Lyme: Borrelia Burgdorferi Mechanism Imaging in Tissue Engineered Dermal Microvessel Model


Zhaobin Guo, et al, republished “Visualization of the Dynamics of Invasion and Intravasation of the Bacterium That Causes Lyme Disease in a Tissue Engineered Dermal Microvessel Model” in Advanced Science on December 19, 2022 (initially published September 25, 2022). The study’s objective was to better understand the dissemination of vector-borne pathogens, such as Borrelia burgdorferi (Bb), in particular, invasion and intravasation into circulation.

To demonstrate the mechanisms of these processes, the researchers developed a tissue-engineered human dermal microvessel model. To mimic tick inoculation, fluorescently marked Bb were injected into the extracellular matrix (ECM) after which, high resolution, confocal imaging was employed to capture the sub-acute phase of infection.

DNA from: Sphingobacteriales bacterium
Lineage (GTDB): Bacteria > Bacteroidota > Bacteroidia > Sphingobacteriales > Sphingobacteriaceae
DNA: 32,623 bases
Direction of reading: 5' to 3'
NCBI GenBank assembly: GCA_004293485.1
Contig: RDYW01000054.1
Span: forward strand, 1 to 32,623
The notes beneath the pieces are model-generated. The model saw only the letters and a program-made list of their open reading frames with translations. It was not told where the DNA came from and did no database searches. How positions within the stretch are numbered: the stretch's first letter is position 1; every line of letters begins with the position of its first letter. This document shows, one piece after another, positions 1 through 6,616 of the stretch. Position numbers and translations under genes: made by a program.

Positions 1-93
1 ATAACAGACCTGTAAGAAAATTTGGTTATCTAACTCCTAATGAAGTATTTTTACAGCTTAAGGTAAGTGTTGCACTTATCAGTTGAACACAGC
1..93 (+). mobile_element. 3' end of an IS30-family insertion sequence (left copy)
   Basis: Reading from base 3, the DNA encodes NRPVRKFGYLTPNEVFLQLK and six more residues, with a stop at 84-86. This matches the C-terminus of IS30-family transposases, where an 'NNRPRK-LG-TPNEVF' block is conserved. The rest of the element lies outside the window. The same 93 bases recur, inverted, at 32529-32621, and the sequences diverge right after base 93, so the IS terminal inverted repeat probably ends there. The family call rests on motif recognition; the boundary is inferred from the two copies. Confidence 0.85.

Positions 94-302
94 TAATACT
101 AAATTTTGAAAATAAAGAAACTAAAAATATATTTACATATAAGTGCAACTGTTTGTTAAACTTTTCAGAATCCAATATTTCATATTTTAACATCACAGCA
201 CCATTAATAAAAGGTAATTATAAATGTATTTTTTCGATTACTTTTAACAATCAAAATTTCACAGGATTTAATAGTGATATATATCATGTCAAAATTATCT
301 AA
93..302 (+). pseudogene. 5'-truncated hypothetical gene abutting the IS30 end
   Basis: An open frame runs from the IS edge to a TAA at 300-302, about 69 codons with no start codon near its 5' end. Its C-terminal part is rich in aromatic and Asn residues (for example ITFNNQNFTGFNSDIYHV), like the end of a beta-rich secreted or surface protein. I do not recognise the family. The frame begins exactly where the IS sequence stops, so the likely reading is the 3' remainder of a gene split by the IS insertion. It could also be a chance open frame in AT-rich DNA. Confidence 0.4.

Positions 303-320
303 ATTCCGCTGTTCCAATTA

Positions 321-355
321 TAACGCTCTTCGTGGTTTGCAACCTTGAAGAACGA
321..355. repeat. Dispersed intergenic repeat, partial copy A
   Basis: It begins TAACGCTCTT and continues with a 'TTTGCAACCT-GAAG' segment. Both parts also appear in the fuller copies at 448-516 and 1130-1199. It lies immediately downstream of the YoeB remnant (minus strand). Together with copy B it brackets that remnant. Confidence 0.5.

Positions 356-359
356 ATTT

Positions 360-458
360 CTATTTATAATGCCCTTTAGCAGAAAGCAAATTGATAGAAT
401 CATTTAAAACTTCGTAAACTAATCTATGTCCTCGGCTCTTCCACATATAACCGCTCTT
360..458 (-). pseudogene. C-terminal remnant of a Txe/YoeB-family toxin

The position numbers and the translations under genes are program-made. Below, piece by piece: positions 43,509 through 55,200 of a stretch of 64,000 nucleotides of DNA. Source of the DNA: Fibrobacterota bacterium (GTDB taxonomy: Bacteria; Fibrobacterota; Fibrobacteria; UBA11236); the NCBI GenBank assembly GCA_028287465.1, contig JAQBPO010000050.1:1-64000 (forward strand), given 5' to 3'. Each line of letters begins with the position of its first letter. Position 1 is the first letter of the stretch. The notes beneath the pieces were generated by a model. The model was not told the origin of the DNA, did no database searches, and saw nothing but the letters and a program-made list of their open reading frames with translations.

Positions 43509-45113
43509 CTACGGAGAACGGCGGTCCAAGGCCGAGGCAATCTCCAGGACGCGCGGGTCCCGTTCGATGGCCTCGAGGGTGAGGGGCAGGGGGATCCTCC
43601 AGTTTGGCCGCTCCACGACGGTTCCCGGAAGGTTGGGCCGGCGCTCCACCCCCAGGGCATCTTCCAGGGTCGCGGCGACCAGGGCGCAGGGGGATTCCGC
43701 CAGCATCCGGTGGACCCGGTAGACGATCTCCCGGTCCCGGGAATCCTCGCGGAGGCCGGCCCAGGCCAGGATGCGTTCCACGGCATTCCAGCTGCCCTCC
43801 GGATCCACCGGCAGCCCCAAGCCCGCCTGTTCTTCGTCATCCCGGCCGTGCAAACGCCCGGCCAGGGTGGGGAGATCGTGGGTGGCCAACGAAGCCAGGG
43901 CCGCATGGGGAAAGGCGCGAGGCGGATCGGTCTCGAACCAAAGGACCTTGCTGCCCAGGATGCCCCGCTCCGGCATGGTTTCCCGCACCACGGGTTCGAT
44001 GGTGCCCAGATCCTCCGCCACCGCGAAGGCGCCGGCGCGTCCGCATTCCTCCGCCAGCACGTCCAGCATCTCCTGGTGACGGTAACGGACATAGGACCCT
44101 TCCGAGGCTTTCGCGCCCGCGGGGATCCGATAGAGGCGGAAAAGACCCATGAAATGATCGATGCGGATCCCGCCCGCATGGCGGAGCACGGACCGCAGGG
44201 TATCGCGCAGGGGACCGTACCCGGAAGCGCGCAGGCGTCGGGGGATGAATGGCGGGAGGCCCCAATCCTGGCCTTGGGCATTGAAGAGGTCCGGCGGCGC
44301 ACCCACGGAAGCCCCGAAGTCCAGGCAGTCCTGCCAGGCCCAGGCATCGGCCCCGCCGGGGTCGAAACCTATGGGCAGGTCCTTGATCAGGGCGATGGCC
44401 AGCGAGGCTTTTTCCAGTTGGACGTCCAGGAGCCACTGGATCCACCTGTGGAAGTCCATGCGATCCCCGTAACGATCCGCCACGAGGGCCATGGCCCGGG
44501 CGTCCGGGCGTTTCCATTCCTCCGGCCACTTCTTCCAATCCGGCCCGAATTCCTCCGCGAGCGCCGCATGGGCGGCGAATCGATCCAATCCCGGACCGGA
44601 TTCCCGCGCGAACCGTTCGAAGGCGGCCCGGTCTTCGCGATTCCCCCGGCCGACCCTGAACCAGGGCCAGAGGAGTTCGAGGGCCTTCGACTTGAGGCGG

After analysis of the migration paths, no evidence was found to support adhesin-mediated exchanges between Bb and ECM components, which suggests that collagen fibers serve as inactive barriers to migration. Intravasation takes place relatively fast at cell–cell junctures, compatible with Bb swimming in ECM. Furthermore, it was observed that Bb can exclusively generate endothelium activation, causing increased immune cell adhesion with no variations in global or local permeability.

Collectively, these outcomes offer a new understanding of the basic conditions Bb requires for dissemination, as well as shows how tissue-engineered models compliment animal models when capturing the dynamic processes of vector-borne pathogens.

LDA NOTE: This work was supported by a grant from the Congressionally Directed Medical Research Program (CDMRP) Tick Borne Disease Research Program. The Lyme Disease Association Inc. worked with Congressman Chris Smith (NJ)  and the House Lyme Disease Caucus which he has long chaired, to get a Tick Borne Diseases Program into the DoD funded CDMRP program. The LDA President served 4 years on CDMRP’s Programmatic Panel. Visit the CDMRP website. 

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Read the article in Advanced Science.

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